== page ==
Continuing with FIG. 1, an end device 110 is shown where an end user can access the network device 130 through network 100. The end user is usually a subject matter expert (SME) or a course developer who is knowledgeable in the interface protocols particular to the network device 130. Also, the SME is knowledgeable in the particular scenario the simulation application is trying to simulate, or replicate, or mimic.

The end device 110 is coupled to server computer 120 through a communication network 150. Similarly server computer 120 is coupled to network device 130 via communication network 155. In one embodiment, end device 110 is coupled to server computer 120 via a Telnet connection over network 150. Also, server computer 120 is coupled to network device via a Telnet connection over network 155. It is appreciated that networks 150 and 155 can be any communication network capable of transferring communications protocol, including Internet networks, direct land-lines, local area networks, etc.

An application located at the server computer 120 controls the entire process in creating a simulation application in the simulation authoring environment in one embodiment of the present invention. Because the communication interface passes through the server computer 120, the data and communication can be processed at the server computer 120. In one implementation, the simulation authoring environment contains a specification authoring tool (SpAT) or application located at the server that is capable of controlling the creation of a simulation application.

In the network 100 of the network authoring environment, the server computer 120 communicates directly with the network device 130 to run the communication interface. The SME at the end device 110, through a Java applet loaded at the web browser contained in end device 110, sends the commands necessary for the communication interface to the server computer 120.

In another embodiment of the present invention, the server computer 120 can analyze the communication interface in order to check for errors in the line-commands in a particular communication sequence. A communication sequence is a group of line-commands sent by a SME to a network device to accomplish a specific objective, such as a frame relay backbone configuration. This objective is the scenario presented to the SME for replication. For example, the server computer can analyze the data coming back from the network device to see if a specific line-command was invalid. An explanation can also be provided by the server computer 120 and sent back to the SME at the end device 110.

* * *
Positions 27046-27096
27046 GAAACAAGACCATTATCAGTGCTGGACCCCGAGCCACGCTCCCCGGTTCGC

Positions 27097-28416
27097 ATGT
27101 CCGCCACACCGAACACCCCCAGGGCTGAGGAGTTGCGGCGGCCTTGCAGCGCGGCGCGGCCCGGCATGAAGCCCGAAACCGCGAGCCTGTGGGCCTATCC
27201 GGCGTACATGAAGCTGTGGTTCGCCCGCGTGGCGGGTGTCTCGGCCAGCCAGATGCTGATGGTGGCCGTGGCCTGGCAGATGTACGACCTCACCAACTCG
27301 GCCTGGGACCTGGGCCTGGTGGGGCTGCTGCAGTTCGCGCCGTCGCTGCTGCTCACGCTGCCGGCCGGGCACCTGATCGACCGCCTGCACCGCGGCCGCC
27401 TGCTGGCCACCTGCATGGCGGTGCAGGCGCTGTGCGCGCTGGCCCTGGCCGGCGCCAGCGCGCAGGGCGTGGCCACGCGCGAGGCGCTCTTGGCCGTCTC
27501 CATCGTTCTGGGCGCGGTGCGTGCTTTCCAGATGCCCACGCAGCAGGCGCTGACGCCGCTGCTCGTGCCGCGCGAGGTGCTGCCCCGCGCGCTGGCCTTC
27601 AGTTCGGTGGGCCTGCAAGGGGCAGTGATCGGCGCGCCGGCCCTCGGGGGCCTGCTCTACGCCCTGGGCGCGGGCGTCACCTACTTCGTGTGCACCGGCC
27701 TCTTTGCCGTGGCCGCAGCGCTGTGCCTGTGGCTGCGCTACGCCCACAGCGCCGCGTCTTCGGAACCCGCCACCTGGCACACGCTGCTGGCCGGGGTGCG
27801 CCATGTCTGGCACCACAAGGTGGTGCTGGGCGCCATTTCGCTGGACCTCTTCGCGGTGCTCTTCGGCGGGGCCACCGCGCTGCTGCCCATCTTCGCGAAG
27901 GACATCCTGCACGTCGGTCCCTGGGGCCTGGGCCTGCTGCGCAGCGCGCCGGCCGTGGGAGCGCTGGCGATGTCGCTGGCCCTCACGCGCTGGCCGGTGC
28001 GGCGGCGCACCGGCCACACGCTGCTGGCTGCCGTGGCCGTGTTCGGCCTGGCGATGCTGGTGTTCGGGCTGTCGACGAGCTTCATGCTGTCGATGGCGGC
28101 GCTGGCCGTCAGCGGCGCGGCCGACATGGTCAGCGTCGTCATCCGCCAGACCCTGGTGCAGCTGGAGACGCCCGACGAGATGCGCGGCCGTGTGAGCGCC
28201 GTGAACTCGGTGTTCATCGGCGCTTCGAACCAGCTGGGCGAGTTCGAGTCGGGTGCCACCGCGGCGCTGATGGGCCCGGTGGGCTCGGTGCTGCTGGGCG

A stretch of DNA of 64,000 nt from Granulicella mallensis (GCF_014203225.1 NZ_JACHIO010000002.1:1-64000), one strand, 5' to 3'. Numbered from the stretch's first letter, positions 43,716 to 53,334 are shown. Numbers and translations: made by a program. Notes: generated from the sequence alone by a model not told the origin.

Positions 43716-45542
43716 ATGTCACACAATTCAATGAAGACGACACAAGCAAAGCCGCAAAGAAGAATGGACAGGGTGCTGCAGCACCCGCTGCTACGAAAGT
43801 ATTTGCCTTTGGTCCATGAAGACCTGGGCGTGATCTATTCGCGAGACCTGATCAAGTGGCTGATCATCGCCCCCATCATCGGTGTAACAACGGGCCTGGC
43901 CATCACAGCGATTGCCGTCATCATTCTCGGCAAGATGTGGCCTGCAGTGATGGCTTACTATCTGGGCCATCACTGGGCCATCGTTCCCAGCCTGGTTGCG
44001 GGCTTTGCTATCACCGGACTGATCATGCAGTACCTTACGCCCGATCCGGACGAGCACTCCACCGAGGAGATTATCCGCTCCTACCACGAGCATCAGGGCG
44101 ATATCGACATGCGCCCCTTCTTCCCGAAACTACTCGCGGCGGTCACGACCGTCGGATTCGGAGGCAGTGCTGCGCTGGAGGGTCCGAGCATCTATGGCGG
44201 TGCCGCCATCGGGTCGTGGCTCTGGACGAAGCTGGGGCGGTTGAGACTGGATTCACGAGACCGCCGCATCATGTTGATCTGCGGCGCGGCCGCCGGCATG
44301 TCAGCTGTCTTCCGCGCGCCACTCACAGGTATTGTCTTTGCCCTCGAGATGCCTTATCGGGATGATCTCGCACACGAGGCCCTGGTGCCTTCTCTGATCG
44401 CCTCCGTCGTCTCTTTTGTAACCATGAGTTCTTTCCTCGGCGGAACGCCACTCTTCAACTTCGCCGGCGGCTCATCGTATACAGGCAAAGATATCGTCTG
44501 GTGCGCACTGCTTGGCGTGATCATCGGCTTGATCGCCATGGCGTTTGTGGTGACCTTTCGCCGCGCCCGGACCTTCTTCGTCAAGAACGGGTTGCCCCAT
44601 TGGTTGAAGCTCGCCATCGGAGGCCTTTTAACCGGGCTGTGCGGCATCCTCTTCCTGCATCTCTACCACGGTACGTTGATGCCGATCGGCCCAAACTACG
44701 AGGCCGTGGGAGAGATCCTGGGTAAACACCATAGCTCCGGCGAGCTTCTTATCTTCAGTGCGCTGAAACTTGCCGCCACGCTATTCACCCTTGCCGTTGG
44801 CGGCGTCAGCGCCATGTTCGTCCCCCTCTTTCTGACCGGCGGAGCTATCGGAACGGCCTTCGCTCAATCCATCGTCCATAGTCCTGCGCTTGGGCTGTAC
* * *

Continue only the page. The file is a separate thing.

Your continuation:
In still another embodiment of the present invention, the server computer has the intelligence to flag specific items that are of particular interest. For example, if in a particular communication sequence, a response comes back that states “15 carrier transitions.” Instead of the user going to a book to look up the definition, the server computer can flag the response, highlight the particular response and provide a hyperlink to a data library that contains an explanation of that particular response. Other hyperlinks can be added that could lead to product advertisements, further definitions, other web sites, etc.

Additionally, the server computer can have the intelligence to provide assistance in various network operations. For example, an application can be located at the server computer to assist the user in telnetting to any network device.

Referring now to FIG. 2, a simulation authoring environment system is shown as computer system 200. System 200 can include any computer-controlled software application used in the simulation authoring environment of one embodiment of the present invention for creating simulation applications. System 200 can be a server computer.

In general, computer system 200 comprises an address/data bus or other communication means 220 for communicating information, a central processor 201 coupled with the bus for processing information and instructions, a volatile memory 202 (e.g., random access memory (RAM), static RAM dynamic RAM, etc.) coupled with the bus 220 for storing information and instructions for the central processor 201, a non-volatile memory 203 (e.g., read only memory (ROM), programmable ROM, flash memory, EPROM, EEPROM, etc.) coupled with the bus 220 for storing static information and instructions for the processor 201, a data storage device 204 (e.g., memory card, hard drive, optical disk, etc.) coupled with the bus 220 for storing information and instructions, a display device 205 coupled to the bus 220 for displaying information to the computer user, an alphanumeric input device 206 including alphanumeric and function keys coupled to the bus 220 for communicating information and command selections to the central processor 201, a cursor control device 207 coupled to the bus for communicating user input information and command selections to the central processor 201, and an Input/Output (I/O) device 208 coupled to the bus 220 for providing a communication link between computer system 200 and a network environment.